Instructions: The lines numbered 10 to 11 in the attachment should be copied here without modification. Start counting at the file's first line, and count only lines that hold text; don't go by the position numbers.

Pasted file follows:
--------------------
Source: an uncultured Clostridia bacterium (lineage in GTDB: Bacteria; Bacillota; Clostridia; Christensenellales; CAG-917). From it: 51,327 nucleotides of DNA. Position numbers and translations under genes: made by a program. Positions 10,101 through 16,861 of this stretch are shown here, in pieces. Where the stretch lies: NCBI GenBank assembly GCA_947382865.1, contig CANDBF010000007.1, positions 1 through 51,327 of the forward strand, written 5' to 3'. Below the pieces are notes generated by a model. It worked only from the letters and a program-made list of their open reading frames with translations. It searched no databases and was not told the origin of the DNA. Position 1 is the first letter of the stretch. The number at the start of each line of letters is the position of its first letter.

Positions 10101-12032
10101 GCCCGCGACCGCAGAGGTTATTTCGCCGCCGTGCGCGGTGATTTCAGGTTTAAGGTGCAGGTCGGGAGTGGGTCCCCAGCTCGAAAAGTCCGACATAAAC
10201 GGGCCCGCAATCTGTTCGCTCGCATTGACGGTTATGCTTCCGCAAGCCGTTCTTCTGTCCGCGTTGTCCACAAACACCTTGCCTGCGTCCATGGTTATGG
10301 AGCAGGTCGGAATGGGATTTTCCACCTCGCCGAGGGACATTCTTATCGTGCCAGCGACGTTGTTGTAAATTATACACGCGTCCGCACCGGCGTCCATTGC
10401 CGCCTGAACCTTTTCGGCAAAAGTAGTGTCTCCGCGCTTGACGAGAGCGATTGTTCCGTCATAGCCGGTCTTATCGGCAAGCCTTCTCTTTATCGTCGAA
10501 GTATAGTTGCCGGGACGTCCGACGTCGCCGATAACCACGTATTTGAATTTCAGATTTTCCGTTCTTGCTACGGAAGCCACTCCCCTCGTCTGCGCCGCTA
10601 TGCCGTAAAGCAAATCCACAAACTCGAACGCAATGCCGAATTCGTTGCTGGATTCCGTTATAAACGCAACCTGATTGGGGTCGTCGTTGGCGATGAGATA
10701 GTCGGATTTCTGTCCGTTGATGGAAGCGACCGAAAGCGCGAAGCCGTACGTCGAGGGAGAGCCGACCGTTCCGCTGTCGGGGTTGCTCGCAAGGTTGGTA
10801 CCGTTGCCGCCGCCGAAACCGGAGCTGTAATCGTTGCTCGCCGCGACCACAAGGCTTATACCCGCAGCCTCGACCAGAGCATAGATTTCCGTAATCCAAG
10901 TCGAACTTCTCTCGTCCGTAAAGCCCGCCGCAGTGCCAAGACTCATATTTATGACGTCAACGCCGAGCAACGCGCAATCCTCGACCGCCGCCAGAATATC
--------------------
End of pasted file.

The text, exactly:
10801 CCGTTGCCGCCGCCGAAACCGGAGCTGTAATCGTTGCTCGCCGCGACCACAAGGCTTATACCCGCAGCCTCGACCAGAGCATAGATTTCCGTAATCCAAG
10901 TCGAACTTCTCTCGTCCGTAAAGCCCGCCGCAGTGCCAAGACTCATATTTATGACGTCAACGCCGAGCAACGCGCAATCCTCGACCGCCGCCAGAATATC